Intrinsic kernels and distances on a Bratteli graph
20160114
SourceOn every Bratteli graph there is an intrinsic family of Markov kernels, which are also called the central kernels. Consider for example the Pascal graph below, where the integer shown at each vertex is the number of paths from this vertex to the root vertex \(\varnothing\):
Consider the levels of the graph are indexed by the negative integers, the level \(n=0\) being the one of the root vertex. Thus, for the example of the Pascal graph, there are \(n\) vertices at level \(n\). We denote by \({\boldsymbol V}_n\) the set of vertices at level \(n\).
The intrinsic family of Markov kernels is the familiy of Markov kernels \({(P_n)}_{n \leq 1}\) such that the source and the target of \(P_n\) respectively are \({\boldsymbol V}_n\) and \({\boldsymbol V}_{n+1}\) and which are characterized by the following conditions:
for each vertex \(v_n \in {\boldsymbol V}_n\), the support of the probability \(P_n(v_{n}, \cdot)\) is the set of vertices at level \(n+1\) which are connected to \(v_n\);
for every integer \(n_0 \leq 1\) and every vertex \(v_{n_0} \in {\boldsymbol V}_{n_0}\), if \((v_{n_0}, V_{n_0+1}, \ldots, V_0)\) is a Markov vector with initial value \(v_{n_0}\) and transition distributions \(\Pr(V_{n+1} \in \cdot {\mid}V_n=v_n) = P_n(v_n, \cdot)\), then the path defined by its trajectory has the uniform distribution on the set of paths going from \(v_{n_0}\) to the root vertex \(\varnothing = V_0\).
Thus \(P_n(v_{n}, \cdot)\) is explicitely given by \[ \boxed{P_n(v_{n}, v_{n+1}) = \dfrac{\dim(v_{n+1})}{\dim(v_n)}} \] where the dimension \(\dim(v)\) of a vertex \(v\) is the number of paths from a vertex \(v\) to the root vertex \(\varnothing\).
Computing the intrinsic kernels
When a function
Mn.fun
returns the incidence matrices of the Bratteli graph, it is not difficult to get the dimensions of the vertices and then the intrinsic Markov kernels. The function below does this job. I use thegmp
package to get the results in big rationals.library(gmp) centralKernels < function(Mn.fun, N){ L < Kernels < vector("list", N1) # initialization k < 0 M < Mn.fun(k) m < nrow(M); n < ncol(M) if(m != 1) stop("M0 must have only one row") dims0 < as.vector(as.bigz(M)) Kernels[[k+1]] < matrix(as.character(dims0), dimnames=list(1:n, 1:m)) for(k in 1:(N1)){ M < Mn.fun(k) m < nrow(M); n < ncol(M) S < lapply(1:ncol(M), function(i) which(M[,i]!=0)) dims < as.vector(dims0%*%M) P < lapply(1:n, function(i){ as.character(dims0[S[[i]]]*M[S[[i]],i]/dims[i]) }) Kernels[[k+1]] < matrix("0", nrow=n, ncol=m, dimnames=list(1:n,1:m)) for(i in 1:n){ Kernels[[k+1]][i,][S[[i]]] < P[[i]] } dims0 < dims } return(Kernels) }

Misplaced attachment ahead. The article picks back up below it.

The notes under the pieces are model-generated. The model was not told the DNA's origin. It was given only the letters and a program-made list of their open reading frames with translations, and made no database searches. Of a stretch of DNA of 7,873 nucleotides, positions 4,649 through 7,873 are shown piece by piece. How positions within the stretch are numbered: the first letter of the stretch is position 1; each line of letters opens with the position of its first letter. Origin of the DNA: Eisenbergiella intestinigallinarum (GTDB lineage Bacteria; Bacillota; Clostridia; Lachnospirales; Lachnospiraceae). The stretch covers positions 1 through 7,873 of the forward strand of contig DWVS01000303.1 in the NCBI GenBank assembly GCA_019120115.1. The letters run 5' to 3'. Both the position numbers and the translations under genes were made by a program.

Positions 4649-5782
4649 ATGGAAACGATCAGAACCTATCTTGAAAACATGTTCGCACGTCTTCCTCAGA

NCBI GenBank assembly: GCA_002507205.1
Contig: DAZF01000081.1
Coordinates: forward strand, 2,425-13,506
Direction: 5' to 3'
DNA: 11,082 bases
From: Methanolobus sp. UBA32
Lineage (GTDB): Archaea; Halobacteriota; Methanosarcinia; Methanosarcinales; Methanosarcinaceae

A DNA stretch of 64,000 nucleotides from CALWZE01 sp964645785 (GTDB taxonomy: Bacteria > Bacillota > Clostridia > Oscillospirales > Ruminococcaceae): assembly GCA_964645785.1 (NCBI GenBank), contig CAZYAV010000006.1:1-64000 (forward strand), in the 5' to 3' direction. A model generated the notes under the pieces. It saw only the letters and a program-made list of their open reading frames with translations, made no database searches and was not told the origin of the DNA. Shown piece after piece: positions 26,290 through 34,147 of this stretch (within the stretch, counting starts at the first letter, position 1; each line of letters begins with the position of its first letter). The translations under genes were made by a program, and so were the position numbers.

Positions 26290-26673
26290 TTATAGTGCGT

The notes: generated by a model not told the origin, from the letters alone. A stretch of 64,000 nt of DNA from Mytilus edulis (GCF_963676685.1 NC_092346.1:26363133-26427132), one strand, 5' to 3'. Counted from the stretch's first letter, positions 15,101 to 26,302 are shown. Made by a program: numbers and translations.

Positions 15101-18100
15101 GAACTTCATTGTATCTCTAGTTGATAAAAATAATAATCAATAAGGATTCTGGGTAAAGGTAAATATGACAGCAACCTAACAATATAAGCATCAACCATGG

I try it below for the example of the Pascal graph. Recall that \(M_0\) must always be a row matrix of ones.
Pascal_Mn < function(n){ M < matrix(0, nrow=n+1, ncol=n+2) for(i in 1:(n+1)){ M[i,][c(i,i+1)] < 1 } return(M) } Pascal_Mn(0) ## [,1] [,2] ## [1,] 1 1
( ckernels < centralKernels(Pascal_Mn, 4) ) ## [[1]] ## 1 ## 1 "1" ## 2 "1" ## ## [[2]] ## 1 2 ## 1 "1" "0" ## 2 "1/2" "1/2" ## 3 "0" "1" ## ## [[3]] ## 1 2 3 ## 1 "1" "0" "0" ## 2 "1/3" "2/3" "0" ## 3 "0" "2/3" "1/3" ## 4 "0" "0" "1" ## ## [[4]] ## 1 2 3 4 ## 1 "1" "0" "0" "0" ## 2 "1/4" "3/4" "0" "0" ## 3 "0" "1/2" "1/2" "0" ## 4 "0" "0" "3/4" "1/4" ## 5 "0" "0" "0" "1"
Computing the intrinsic distances
Once one has the central kernels, one can compute the intrinsic distances, as defined in the paper Standardness of monotonic Markov filtrations, with the help of the kantorovich package. I provide the code below.
library(kantorovich) RHO < lapply(ckernels, function(kernel) matrix("", nrow=nrow(kernel), ncol=nrow(kernel))) RHO[[1]] < (diag(2) + 1) %% 2 n < length(ckernels)1 for(k in 1:n){ diag(RHO[[k+1]]) < "0" K < nrow(RHO[[k+1]]) kernel < ckernels[[k+1]] for(i in 1:(K1)){ for(j in (i+1):K){ RHO[[k+1]][i,j] < RHO[[k+1]][j,i] < as.character(kantorovich(as.bigq(kernel[i,]), as.bigq(kernel[j,]), dist = RHO[[k]])) } } } RHO ## [[1]] ## [,1] [,2] ## [1,] 0 1 ## [2,] 1 0 ## ## [[2]] ## [,1] [,2] [,3] ## [1,] "0" "1/2" "1" ## [2,] "1/2" "0" "1/2" ## [3,] "1" "1/2" "0" ## ## [[3]] ## [,1] [,2] [,3] [,4] ## [1,] "0" "1/3" "2/3" "1" ## [2,] "1/3" "0" "1/3" "2/3" ## [3,] "2/3" "1/3" "0" "1/3" ## [4,] "1" "2/3" "1/3" "0" ## ## [[4]] ## [,1] [,2] [,3] [,4] [,5] ## [1,] "0" "1/4" "1/2" "3/4" "1" ## [2,] "1/4" "0" "1/4" "1/2" "3/4" ## [3,] "1/2" "1/4" "0" "1/4" "1/2" ## [4,] "3/4" "1/2" "1/4" "0" "1/4" ## [5,] "1" "3/4" "1/2" "1/4" "0"
I hope this will help the people working on the theory of standard filtrations.